Just a short distance away and all over NY the exact same practice for goods and services that are far more important to life than a street-vendor's hot dog is not only common it is nearly universal.

Can someone explain why NY's Consumer Protection jackals haven't shut down every doctor and hospital in the city?

I'm waiting for your answer you corrupt pieces of crap......

View this entry with comments (registration required to post)


Six of the biggest names in finance have agreed to pay nearly $6 billion dollars in penalties, with five pleading guilty to criminal charges over long-running manipulation of key financial markets.

The Justice Department announced the massive settlement Wednesday, its latest in a series of deals to bring to a close probes of financial manipulation of everything from benchmark interest rates to top currency exchanges.

Attorney General Loretta Lynch said the latest settlement brings to an end a manipulation scheme of “breathtaking flagrancy,” in which traders conspired to artificially alter currency exchange markets to obtain illicit profits.


So they stole billions (more like hundreds of billions) over the years, organized behavior in the theft (that would commonly be called Racketeering!) and they will pay a fine that amounts to a small percentage of what they stole.

Nobody will go to prison as a result of this (admitted) criminal conduct and worse, none of the institutions will be broken up, lose their corporate charters or even be barred from one line of business.

An analog would be if I was to engage in a string of bank robberies with hundreds of other people, we steal a million dollars between us over a period of several years before we are eventually caught and when caught none of us go to prison or have any of the legal disabilities that a felony conviction normally brings applied to us; we are instead fined $50,000 and allowed to go on our way.

Does anyone think this is something we as a people can stand for and have any sort of "market" or, for that matter, that we can consider our government "legitimate" when it engages in this sort of odious crap?

I think not.

View this entry with comments (registration required to post)

When you commit a felony as a person, and actually get a judgment entered against you (whether you plead guilty or are found guilty) there are usually lifelong consequences.  In many states you cannot vote.  In all states you cannot own (legally) a firearm.  Getting a passport becomes extremely difficult (and often impossible.)

Now we can argue over whether these disabilities on a continuing basis should attach to you; I argue that in most cases they should not once you have served your sentence including any probationary period involved.  Why?  Because we have a basic premise in this country that once you have served said sentence you have "paid your debt."  Nonetheless, today this is true for you, I, and well, pretty much any other ordinary person.

It has never been true for banks, and now they're about to do it again.

The banks are also scrambling to line up exemptions or waivers from the Securities and Exchanges Commission and other federal regulators because criminal pleas trigger consequences such as removing the ability to manage retirement plans or raise capital easily.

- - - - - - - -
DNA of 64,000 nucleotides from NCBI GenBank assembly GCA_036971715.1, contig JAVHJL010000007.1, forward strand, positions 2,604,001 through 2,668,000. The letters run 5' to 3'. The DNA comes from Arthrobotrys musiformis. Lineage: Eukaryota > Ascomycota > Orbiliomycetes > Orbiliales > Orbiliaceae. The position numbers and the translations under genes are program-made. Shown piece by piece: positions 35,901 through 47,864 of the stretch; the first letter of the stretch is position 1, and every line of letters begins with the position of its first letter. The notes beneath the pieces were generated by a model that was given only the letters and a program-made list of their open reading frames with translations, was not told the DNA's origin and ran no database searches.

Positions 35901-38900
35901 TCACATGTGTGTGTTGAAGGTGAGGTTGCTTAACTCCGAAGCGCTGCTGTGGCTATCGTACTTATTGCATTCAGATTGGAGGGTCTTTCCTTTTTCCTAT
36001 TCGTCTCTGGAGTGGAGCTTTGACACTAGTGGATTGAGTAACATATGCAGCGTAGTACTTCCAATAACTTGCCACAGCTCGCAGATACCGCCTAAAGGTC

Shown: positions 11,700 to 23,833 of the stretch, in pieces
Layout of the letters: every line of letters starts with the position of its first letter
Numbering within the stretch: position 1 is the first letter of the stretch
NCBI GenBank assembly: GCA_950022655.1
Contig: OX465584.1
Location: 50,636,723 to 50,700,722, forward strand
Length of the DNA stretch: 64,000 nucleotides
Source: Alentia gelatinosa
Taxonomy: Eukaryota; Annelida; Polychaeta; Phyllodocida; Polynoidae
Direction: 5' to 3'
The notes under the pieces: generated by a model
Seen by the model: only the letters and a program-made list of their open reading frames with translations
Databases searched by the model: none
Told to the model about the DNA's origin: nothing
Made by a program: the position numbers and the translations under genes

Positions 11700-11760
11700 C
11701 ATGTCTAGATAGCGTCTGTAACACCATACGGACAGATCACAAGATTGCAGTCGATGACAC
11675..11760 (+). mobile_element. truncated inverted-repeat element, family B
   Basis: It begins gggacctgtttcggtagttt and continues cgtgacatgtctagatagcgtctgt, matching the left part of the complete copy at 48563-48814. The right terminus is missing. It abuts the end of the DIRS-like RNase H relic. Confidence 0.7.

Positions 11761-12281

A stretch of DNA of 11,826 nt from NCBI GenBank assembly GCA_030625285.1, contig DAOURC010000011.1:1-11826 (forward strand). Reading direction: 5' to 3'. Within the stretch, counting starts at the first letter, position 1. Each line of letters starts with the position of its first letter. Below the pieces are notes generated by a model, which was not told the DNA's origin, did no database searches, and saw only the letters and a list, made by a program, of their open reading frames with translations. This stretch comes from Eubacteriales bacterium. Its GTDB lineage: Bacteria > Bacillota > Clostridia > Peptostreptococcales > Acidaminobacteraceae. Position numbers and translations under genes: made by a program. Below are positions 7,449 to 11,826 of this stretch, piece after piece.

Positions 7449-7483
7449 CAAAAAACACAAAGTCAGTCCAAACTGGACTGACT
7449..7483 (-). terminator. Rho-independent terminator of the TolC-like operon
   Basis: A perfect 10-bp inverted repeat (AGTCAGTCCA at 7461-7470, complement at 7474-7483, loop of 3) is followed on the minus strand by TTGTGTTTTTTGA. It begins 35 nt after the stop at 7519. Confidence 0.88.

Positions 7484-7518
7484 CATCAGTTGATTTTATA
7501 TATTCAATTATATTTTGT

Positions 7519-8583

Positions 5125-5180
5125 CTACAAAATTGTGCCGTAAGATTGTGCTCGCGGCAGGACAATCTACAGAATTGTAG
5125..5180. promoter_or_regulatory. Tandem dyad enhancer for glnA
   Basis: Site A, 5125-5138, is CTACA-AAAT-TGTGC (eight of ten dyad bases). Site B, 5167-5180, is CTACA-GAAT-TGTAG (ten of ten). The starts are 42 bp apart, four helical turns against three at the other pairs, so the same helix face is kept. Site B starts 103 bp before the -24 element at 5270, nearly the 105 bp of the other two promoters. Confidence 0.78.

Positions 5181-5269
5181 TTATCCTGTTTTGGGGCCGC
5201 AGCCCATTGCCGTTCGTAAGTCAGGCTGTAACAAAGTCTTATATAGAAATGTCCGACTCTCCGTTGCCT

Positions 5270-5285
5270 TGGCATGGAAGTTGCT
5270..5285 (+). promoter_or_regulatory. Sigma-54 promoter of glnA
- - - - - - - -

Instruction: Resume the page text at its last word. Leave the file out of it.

In the past, waivers have generally been granted without a hitch. However, the practice has become controversial in the past year, particularly at the SEC, where Democratic Commissioner Kara Stein has criticized the agency for rubber stamping requests and being too soft on repeat offenders.

Negotiating some of the waivers among the SEC's five commissioners could prove challenging because many of these banks have broken criminal or civil laws in the past that triggered the need for waivers.

A few years ago I wrote a Ticker on this very subject -- the repeat offenses of these institutions, many of them being sufficient (three or more) to trigger three strikes laws among ordinary people.  Three strikes laws typically result in an life prison term; no parole, no nothing.  The equivalent for a corporation would be the permanent revocation of the corporate charter.  Boom, gone, done, finis.

But no, we won't see that, even though some of these institutions will have nicely exceeded three strikes -- will we?

Now tell me again why you, as Americans, should sit still for this blatantly discriminatory treatment?

View this entry with comments (registration required to post)

Main Navigation
MUST-READ Selection:
No Kidding? Stan Sees The Problem?

Full-Text Search & Archives
Archive Access
Legal Disclaimer

The content on this site is provided without any warranty, express or implied. All opinions expressed on this site are those of the author and may contain errors or omissions.


The author may have a position in any company or security mentioned herein. Actions you undertake as a consequence of any analysis, opinion or advertisement on this site are your sole responsibility.

Market charts, when present, used with permission of TD Ameritrade/ThinkOrSwim Inc. Neither TD Ameritrade or ThinkOrSwim have reviewed, approved or disapproved any content herein.

The Market Ticker content may be reproduced or excerpted online for non-commercial purposes provided full attribution is given and the original article source is linked to. Please contact Karl Denninger for reprint permission in other media or for commercial use.

Submissions or tips on matters of economic or political interest may be sent "over the transom" to The Editor at any time. To be considered for publication your submission must include full and correct contact information and be related to an economic or political matter of the day. All submissions become the property of The Market Ticker.